So, what shall we do with the Senate in Ottawa? The Red Chamber, conceived by the ‘Fathers of Confederation’ 150 years ago as a place for ‘sober second thought’, is heading rapidly for rock bottom in the minds of a majority of Canadians.
Becoming a Senator is not something any young person aspires to, unless he’s maybe a young hockey player in the National Capital Region. The report by Auditor General Michael Ferguson paints a grim picture of a group of unapologetic political hacks who are not about to part with any of their ‘entitlements’, even at the risk of being marched off to jail. That’s not really much of a risk. Despite being on trial on 31 criminal counts, not even Mike Duffy is likely to do time behind bars for misusing taxpayers money.
Ferguson is recommending a new independent body to oversee such matters, replacing the cozy little club known as the Board of Internal Economy. Members of the House of Commons have a similar system, and without much fanfare, many MP’s have been ordered to pay back expense claims that were deemed to be improper. The Auditor General says he would love to go through an audit in the Commons, but don’t hold your breath.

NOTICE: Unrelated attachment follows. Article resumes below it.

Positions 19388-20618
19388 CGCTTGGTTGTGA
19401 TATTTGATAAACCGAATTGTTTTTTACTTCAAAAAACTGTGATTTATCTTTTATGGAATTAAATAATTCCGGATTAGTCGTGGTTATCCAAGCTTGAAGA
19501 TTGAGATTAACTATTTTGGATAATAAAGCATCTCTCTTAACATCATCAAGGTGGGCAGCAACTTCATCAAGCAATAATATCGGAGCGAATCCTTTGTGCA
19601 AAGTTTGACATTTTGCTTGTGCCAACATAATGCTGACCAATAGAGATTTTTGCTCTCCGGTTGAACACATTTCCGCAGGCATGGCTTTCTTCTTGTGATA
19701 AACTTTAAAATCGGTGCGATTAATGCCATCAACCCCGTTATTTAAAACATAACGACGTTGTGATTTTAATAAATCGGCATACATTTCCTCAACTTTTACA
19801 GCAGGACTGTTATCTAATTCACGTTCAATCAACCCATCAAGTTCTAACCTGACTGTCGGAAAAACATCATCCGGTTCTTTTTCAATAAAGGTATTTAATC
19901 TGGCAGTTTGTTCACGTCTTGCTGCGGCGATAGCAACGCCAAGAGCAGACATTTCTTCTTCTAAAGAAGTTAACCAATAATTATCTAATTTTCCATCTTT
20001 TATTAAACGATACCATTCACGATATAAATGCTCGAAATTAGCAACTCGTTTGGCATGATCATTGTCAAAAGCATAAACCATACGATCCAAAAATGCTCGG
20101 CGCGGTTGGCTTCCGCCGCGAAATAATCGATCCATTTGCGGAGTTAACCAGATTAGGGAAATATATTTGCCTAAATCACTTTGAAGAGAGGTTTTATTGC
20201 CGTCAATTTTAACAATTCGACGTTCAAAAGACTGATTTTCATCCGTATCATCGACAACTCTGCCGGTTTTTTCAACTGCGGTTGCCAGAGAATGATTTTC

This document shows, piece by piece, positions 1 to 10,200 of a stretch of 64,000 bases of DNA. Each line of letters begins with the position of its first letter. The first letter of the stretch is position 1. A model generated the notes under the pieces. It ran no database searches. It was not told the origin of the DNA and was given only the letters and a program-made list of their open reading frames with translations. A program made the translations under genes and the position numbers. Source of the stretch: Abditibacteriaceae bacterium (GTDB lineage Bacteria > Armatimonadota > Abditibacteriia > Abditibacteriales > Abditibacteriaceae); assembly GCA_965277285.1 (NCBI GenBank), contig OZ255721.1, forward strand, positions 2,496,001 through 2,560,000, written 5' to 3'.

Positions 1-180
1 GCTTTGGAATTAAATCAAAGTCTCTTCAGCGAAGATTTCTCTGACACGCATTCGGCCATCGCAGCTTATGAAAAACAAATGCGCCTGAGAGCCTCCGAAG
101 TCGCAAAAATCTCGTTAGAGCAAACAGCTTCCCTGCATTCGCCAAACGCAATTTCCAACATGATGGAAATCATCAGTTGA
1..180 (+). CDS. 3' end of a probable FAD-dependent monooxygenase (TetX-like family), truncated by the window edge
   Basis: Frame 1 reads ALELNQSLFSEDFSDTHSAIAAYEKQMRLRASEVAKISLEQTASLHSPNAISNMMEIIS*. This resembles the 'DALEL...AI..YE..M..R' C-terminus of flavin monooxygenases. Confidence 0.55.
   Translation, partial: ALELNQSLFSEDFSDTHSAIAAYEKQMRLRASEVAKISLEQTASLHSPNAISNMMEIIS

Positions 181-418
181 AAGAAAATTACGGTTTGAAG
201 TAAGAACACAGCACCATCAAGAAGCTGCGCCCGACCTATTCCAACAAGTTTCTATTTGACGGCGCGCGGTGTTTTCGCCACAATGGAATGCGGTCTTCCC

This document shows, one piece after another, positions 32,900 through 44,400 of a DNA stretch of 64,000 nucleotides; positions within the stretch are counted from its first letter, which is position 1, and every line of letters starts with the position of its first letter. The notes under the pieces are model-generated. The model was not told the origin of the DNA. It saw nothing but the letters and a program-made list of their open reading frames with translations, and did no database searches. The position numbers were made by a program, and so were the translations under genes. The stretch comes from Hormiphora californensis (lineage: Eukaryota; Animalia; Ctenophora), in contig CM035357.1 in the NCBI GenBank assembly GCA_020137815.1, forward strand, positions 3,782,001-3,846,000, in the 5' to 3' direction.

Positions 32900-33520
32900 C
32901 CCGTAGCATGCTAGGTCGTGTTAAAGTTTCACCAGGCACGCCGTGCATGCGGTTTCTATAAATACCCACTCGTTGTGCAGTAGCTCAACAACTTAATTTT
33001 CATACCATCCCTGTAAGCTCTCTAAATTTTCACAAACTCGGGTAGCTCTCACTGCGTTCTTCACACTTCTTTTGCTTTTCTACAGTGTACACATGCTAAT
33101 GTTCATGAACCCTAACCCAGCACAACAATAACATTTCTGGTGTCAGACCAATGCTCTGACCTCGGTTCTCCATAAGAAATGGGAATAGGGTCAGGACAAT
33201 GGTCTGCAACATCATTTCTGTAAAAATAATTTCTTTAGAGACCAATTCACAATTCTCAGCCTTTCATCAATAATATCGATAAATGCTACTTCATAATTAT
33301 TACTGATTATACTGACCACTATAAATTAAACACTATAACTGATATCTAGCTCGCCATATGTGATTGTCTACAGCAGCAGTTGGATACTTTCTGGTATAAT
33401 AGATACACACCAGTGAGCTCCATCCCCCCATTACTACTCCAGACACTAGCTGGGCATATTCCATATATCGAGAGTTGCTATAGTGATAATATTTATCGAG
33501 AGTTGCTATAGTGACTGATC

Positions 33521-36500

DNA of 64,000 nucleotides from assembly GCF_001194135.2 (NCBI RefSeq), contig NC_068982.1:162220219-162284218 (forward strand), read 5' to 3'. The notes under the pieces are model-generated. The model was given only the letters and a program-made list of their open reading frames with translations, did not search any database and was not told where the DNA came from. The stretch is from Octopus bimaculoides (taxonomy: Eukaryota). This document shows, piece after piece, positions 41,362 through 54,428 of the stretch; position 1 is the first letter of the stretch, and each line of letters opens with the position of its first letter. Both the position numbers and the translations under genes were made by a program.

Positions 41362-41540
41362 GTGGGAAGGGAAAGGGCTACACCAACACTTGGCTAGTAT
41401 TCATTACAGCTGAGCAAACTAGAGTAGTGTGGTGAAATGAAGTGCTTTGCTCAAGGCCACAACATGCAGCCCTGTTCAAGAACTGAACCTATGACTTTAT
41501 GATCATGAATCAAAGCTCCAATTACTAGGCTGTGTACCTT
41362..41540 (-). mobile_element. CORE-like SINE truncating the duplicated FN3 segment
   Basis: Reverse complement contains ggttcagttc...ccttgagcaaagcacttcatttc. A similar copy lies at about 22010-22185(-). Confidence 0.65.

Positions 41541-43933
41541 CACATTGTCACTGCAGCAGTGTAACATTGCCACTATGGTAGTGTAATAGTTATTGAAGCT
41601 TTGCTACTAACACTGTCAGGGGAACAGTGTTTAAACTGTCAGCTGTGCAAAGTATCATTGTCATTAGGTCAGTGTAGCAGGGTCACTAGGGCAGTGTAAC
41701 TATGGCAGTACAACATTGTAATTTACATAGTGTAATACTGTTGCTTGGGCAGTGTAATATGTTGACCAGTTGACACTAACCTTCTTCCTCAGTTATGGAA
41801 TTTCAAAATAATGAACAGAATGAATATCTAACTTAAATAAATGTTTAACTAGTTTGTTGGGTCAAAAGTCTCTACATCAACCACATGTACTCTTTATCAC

Stephen Harper has not appointed anyone to the Senate in more than two years, and more than anyone right now, he would love to be able to lock the door to the Red Chamber and throw away the key.
Brad Wall of Saskatchewan is the only premier so far to favour abolition. The Supreme Court declared just over a year ago that the Senate cannot be abolished without the unanimous consent of the provinces, and that just ain’t gonna happen. Quebec and Ontario continue to argue that the Senate provides regional balance in Ottawa. Making such a case is getting more and more difficult, and the chamber of sober second thought is becoming our own personal Bleak House.
I’m Roger Currie